Okay, so it might not look like much, but it’s probably the coolest thing I came across in Fort Meade Recreation Area. This is what’s left of the stagecoach trail that linked Deadwood with Sidney, Nebraska during the 1870s and 1880s. A small town of only about 6,000 people today, Sidney was pretty happenin’ back in the 19th century.
Founded shortly after the Civil War in one of those railroad-military alliances that were pretty common on the Frontier, Sidney was the principal city of western Nebraska for several decades. But according to the city’s website, the town didn’t really take off until the Black Hills gold rush. Even though it’s almost 300 miles away, Sidney had the closest railroad depot to Deadwood’s gold mines, making it a pretty popular transfer point for people moving in – and bringing gold out.
Until the railroad started to lay new track in the late 1880s, the only route connecting Deadwood’s gold fields and the rest of the world were roads like these. There isn’t much of it left, but the road is still distinct. And with Bear Butte off in the distance, it makes for a pretty nice picture…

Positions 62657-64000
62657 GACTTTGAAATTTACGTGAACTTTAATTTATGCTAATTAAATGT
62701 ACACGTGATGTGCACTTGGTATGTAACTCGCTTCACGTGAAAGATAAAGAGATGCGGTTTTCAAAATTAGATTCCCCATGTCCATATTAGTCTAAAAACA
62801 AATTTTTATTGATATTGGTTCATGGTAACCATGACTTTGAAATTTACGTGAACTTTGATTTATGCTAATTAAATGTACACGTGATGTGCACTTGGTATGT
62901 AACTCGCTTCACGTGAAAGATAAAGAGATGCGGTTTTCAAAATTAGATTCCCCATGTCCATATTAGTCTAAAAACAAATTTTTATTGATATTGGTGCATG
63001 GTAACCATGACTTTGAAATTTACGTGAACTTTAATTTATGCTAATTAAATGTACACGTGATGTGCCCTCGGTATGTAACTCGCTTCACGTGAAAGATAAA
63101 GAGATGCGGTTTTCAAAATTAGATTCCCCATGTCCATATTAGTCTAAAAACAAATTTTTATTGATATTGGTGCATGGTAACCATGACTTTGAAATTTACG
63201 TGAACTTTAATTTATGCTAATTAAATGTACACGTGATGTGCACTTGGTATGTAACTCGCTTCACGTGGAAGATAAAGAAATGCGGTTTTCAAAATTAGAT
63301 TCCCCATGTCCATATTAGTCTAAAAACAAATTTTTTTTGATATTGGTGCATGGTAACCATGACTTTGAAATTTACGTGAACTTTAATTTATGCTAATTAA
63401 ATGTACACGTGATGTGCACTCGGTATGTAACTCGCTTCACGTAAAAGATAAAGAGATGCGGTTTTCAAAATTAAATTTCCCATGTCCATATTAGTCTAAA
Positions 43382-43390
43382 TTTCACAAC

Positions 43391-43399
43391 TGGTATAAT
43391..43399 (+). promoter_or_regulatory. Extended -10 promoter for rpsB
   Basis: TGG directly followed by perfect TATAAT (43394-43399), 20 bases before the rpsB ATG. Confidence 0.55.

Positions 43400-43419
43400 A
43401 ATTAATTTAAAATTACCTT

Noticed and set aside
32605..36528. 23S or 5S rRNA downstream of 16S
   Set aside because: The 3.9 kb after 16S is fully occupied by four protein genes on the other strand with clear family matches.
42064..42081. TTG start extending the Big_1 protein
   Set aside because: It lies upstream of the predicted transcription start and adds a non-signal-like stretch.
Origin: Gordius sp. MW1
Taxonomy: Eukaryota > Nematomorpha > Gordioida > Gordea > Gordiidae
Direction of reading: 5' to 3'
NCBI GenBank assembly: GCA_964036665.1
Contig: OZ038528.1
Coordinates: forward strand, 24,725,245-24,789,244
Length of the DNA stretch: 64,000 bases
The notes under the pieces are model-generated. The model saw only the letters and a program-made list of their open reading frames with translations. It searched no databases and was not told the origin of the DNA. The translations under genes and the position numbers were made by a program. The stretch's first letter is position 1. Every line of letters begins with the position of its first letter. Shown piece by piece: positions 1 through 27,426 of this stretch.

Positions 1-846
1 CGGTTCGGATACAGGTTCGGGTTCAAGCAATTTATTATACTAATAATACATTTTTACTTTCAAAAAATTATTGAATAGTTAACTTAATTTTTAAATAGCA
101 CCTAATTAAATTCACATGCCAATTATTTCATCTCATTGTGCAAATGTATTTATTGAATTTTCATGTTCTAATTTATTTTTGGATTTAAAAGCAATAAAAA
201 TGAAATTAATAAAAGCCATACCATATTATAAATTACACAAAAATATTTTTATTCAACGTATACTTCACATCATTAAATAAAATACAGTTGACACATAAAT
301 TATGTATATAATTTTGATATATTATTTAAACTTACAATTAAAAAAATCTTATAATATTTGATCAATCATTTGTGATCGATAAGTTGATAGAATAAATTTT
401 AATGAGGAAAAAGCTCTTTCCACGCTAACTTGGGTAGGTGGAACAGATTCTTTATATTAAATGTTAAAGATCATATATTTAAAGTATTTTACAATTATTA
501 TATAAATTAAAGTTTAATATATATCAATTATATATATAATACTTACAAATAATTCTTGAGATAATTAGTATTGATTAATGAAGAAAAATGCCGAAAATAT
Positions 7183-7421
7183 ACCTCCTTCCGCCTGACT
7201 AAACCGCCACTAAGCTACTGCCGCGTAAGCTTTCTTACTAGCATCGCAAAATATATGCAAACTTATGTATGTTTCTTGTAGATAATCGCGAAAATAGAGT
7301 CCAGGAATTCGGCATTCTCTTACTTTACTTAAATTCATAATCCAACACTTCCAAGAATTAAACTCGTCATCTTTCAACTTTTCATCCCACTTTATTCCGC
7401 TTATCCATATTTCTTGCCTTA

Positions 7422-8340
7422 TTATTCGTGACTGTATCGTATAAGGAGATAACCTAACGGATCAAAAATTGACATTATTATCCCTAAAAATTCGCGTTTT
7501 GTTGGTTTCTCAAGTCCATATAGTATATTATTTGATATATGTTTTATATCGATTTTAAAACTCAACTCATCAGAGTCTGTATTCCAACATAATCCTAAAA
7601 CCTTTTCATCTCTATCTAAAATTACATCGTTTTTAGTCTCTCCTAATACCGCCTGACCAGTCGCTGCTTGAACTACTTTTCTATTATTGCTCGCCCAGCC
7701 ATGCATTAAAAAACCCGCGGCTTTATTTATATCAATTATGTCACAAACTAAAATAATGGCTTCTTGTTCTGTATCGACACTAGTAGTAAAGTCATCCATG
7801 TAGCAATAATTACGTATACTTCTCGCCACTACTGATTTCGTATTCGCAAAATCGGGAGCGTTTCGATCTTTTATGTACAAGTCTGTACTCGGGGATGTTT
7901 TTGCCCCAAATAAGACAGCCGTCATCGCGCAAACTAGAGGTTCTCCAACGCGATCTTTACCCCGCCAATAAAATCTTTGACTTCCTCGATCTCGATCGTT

To access the Fort Meade Recreation Area, exit Interstate 90 just south of Sturgis (exit 34). Follow Old Stone Road east for a little over a mile. A marker on the west side of the road will show you how to find the old stagecoach road. It’s a hike of about 40 yards from the marker to the old ruts in this picture.
Aside from the aesthetics and history, discovering a scene like this in person also makes you appreciate the modern automobile. Let’s just say that I have no interest in traveling 300 miles on this road at all, let alone in a vehicle with, at best, a leather suspension system. Yikes.